1)  I started by searching through my pattern library for something I could modify to my needs.  I found what I was looking for in this skirt pattern by New Look.

2)  I chose a rayon lining which is perfect for warm weather, because it breaths, and doesn’t cling, and is quiet (I don’t like to hear a rustle of fabric unless, of course, I’m in my tafetta gown at the cotillion).   I stitched the side seams and serged the edges for a clean finish.

3)  I determined the length and width of the “fashion” fabric (fashion fabric is meant to be seen) I wanted to attached to the bottom of lining (lining is meant not to be seen).  I didn’t want it to be a full ruffle, so I eliminated much of the width from the original pattern piece.

4)  Then the side seams were stitched and serged.

5)  After the side seams were completed, I stitch three rows of machine basting (the longest stitch setting on your machine).  The first row was stitched at  3/8″, then at 5/8″ and the last at 3/4″. Once the three rows of basting were in place, I began to draw up the threads to create gathers, securing the end threads on a pin.

6)  With the ruffle gathered to the desired width, I pinned it to the lower edge of the skirt lining.

7)  I then sewed the ruffle to the skirt lining using the 5/8″ gathering line as a stiching guide.  Once the ruffle was attached, I removed the 3/4″ line of basting .

8)  Next I created a casing at the top of the skirt to run elastic through.  I turned down enough fabric to allow for room to slide my elastic through plus a little extra so I could tuck the raw edges under the fold to create a finished edge.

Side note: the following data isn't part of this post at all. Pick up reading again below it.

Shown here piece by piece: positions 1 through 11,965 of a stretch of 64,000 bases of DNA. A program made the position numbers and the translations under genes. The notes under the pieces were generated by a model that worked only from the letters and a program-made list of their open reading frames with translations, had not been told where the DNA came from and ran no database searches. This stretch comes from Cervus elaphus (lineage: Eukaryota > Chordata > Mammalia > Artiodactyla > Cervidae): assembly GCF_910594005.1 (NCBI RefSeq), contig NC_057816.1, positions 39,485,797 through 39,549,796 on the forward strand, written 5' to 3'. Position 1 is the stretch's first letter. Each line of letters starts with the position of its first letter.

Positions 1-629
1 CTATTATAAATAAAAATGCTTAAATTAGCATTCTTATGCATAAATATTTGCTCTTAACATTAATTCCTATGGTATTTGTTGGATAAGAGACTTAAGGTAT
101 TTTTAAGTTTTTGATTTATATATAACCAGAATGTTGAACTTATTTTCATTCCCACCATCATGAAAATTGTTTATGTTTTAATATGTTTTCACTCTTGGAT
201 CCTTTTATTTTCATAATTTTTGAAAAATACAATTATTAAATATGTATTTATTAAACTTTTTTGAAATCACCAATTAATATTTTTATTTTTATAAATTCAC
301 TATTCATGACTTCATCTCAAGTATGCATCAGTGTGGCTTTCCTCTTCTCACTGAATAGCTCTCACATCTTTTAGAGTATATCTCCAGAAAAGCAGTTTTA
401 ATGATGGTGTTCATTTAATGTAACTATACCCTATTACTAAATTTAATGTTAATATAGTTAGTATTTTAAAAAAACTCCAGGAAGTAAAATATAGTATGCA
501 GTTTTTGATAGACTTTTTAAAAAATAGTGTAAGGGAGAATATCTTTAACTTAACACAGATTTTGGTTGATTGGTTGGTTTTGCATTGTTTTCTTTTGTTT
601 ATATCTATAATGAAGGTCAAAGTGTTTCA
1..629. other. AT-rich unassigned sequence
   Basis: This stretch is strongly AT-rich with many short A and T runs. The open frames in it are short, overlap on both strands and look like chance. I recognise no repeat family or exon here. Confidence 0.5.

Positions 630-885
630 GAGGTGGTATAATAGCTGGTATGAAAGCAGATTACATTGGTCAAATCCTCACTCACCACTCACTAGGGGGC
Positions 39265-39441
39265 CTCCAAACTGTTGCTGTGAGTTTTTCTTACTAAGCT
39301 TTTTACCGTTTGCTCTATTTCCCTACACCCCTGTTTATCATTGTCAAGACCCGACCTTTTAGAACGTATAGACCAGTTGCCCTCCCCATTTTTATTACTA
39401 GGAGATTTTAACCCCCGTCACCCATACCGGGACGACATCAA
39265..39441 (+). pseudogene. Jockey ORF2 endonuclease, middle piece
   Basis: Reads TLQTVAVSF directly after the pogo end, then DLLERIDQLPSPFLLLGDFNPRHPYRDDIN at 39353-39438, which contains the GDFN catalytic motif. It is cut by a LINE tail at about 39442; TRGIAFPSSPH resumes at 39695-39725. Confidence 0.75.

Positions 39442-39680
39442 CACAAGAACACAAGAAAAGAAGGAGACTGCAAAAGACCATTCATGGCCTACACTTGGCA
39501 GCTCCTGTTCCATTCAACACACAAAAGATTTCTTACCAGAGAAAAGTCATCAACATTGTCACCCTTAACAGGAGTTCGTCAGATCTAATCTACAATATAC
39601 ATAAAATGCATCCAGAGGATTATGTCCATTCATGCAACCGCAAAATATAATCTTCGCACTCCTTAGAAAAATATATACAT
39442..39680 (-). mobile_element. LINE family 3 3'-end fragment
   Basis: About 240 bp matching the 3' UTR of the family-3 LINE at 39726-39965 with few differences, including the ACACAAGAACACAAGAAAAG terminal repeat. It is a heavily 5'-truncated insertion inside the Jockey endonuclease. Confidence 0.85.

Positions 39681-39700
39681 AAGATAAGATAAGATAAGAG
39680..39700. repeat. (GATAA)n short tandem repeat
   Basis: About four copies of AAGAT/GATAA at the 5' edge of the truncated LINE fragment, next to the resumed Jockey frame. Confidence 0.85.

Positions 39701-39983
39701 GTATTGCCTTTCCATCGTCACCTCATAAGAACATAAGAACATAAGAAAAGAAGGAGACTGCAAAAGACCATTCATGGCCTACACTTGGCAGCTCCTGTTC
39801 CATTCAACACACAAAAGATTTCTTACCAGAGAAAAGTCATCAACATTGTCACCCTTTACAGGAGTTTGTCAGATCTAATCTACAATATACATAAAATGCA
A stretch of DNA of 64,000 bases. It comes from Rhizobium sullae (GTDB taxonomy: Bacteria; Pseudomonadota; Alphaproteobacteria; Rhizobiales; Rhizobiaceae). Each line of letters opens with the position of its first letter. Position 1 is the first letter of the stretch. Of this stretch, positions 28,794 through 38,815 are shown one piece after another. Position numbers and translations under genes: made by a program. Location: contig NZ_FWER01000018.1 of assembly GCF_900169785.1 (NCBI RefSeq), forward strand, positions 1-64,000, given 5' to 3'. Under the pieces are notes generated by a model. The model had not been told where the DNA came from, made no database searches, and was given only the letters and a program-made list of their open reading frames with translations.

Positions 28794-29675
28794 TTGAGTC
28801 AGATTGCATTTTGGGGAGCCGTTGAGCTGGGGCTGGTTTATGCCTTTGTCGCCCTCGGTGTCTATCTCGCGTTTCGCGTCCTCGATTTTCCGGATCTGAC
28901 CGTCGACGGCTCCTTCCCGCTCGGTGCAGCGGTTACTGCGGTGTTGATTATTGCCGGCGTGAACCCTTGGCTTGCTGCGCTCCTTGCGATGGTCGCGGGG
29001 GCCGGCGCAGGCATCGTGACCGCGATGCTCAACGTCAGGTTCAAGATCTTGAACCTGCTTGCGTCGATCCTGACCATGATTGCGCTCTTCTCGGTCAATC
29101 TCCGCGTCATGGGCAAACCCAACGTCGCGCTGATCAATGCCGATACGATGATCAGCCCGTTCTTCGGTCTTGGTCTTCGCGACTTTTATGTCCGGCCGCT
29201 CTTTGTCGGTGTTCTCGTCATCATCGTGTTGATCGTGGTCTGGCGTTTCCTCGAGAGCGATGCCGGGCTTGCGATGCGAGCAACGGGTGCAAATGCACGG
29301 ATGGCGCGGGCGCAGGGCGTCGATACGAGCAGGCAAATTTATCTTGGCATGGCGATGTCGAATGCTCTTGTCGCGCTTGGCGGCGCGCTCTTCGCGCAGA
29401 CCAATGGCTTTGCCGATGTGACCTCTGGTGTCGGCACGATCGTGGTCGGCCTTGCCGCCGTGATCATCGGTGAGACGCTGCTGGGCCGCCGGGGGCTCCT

9)  Then I stitched the casing leaving a space open for elastic insertion.

10)  Then using a bodkin (a sewing tool designed for pulling elastic or cording through a casing… a safety pin will work in a pinch) I inserted the elastic pre-measured to fit my waist.  Once the elastic was through the casing I stitched the ends together and stitched the casing closed.

11) And here we have the finished underskirt ready to be worn on the first warm day that comes along.  I think this might be quite a versatile piece and I may be able to wear it with some other things I have.  I’ll be making a visit to my closet to see what else it might go with.


Sewing Tutorial – Creating a bias binding finish


I started working on this silk jacket a long time ago.  It is finished except for finishing the interior seams of each armhole.   An unlined jacket should look as finished on the inside as it does on the outside.  A bias binding applied to raw edges creates a couture finish detail that is very pleasing.

1.  Begin by removing threads or fraying from the raw edge.

2. Create a 3″ bias strip out of left over fabrics and fold in half.

3.  Pin the folded bias strip around the armhole with the raw edges of the bias and garment together.

4.  Stitch using the armhole seam line as a guide.

5.  Trim the excess from armhole edge leaving a scant 3/8″.

6. Pin the finished bias edge in place along interior sleeve using seam line as a guide. (You could also use a basting thread instead of pins.)

7.  Carefully stitch the finished bias edge in place along pinned edge.

8. Finished seam looks beautiful and also serves as a little shoulder support giving shape to the seam line without the use of shoulder pads.

9. Finish the raw edges of the neckline using the same bias strip application.

10.  Pin the  bias strip in place with raw edges together.

11.  Stitch bias strip in place using the neckline seam as a guide.

12. Trim the neckline edge to a scant 1/4″.

13.  Pin the bias strip in place and stitch along finished edge of strip.

14.  The finished interior neckline creates a clean finish.

15.  Completed jacket with inside couture finishes.